I have a confession to make.
My holidays more closely resemble National Lampoon’s movie Christmas Vacation than a Norman Rockwell Painting. For years, I’ve defined the perfect holiday by chasing an image of a well dressed family gathered around a beautifully decorated table preparing for the perfect holiday meal together.
As you might guess, the real picture around our house is vastly different:
* Scheduling a family meal together takes a PhD in logistic management!
* I am better at washing dishes than baking pies. I doubt my creations will ever see the cover of Bon Appétit.
* Food inevitably finds its way to my clothes, and if I am lucky, I might be wearing something other than yoga apparel.
* By the time we all sit down, I’m exhausted and hungry for a nap rather than a huge meal.
And I’m fine with things just as they are.
Here’s my story…
Mom and Dad had come for the holidays. We planned a beautiful meal. I put the turkey in the oven and went out for a leisurely jog. When I returned I immediately knew something was wrong. The house was dark. We had no power! The turkey was far from done, and the side dishes sat unbaked on the counter. My perfect holiday was ruined.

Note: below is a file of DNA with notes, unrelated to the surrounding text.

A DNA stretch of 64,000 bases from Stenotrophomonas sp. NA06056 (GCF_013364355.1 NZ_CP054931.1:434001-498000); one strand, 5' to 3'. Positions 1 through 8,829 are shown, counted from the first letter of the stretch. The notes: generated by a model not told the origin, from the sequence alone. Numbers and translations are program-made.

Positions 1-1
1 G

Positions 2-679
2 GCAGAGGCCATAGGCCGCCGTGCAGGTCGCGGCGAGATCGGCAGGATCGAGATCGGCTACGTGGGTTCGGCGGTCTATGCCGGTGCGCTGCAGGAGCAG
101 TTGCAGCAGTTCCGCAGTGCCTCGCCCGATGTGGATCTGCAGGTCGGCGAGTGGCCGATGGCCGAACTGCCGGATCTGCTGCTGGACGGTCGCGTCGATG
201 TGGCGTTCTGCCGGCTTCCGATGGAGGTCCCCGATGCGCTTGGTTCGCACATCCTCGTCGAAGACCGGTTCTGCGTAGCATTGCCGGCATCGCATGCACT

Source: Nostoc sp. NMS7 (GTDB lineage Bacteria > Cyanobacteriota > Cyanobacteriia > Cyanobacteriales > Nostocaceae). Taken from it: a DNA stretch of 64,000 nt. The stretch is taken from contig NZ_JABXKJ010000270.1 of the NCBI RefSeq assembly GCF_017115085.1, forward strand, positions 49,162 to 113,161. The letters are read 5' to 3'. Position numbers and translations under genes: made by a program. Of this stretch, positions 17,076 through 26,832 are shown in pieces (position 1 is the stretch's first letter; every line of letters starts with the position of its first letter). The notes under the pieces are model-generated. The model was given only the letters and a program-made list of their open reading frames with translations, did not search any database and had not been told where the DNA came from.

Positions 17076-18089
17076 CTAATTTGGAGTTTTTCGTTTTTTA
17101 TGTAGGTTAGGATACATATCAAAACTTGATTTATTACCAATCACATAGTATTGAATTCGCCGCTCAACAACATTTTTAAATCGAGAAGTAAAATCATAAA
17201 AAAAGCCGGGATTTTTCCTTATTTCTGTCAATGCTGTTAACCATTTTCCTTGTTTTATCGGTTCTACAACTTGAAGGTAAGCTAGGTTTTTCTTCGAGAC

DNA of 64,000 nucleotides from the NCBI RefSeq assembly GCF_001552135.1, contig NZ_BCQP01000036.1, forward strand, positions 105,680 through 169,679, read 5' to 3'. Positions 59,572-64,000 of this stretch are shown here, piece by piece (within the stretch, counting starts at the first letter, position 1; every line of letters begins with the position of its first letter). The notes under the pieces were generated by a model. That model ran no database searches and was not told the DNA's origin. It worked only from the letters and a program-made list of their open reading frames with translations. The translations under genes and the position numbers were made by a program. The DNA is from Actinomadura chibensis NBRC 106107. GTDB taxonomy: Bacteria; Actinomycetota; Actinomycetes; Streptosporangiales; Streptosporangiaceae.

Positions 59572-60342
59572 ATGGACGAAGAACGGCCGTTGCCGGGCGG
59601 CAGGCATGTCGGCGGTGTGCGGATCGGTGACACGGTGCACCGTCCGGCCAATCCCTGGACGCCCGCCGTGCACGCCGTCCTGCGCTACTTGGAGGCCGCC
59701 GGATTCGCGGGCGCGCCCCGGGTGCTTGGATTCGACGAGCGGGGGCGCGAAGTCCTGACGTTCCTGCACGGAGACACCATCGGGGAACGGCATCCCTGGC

While I was having my meltdown, I watched Dad remain amazingly calm and unfazed by the entire event. He settled into a recliner to work on his crossword puzzle. When meal-time approached, he created a leisurely meal from the refrigerator leftovers.
Dad was already having his perfect holiday, simply because we were all together.
That’s the day my picture of “perfect” changed. I became thankful that my parents had driven over 1,000 miles to see me and enjoy each other’s company. Everyone was healthy. Mom was in her pajamas reading a magazine. Dad was absorbed in puzzles with my dog in his lap. I had just been outside enjoying the beautiful day and getting some exercise.
This is what perfect was meant to be.
Have you ever struggled with this idea of having a perfect holiday only to be disappointed? If yes, then you should know that you are in good company. Holidays can be a struggle for many reasons. Share your thoughts and experience with us below. I believe the more we collectively share how we really experience the holidays then the more satisfied we will all be with our own.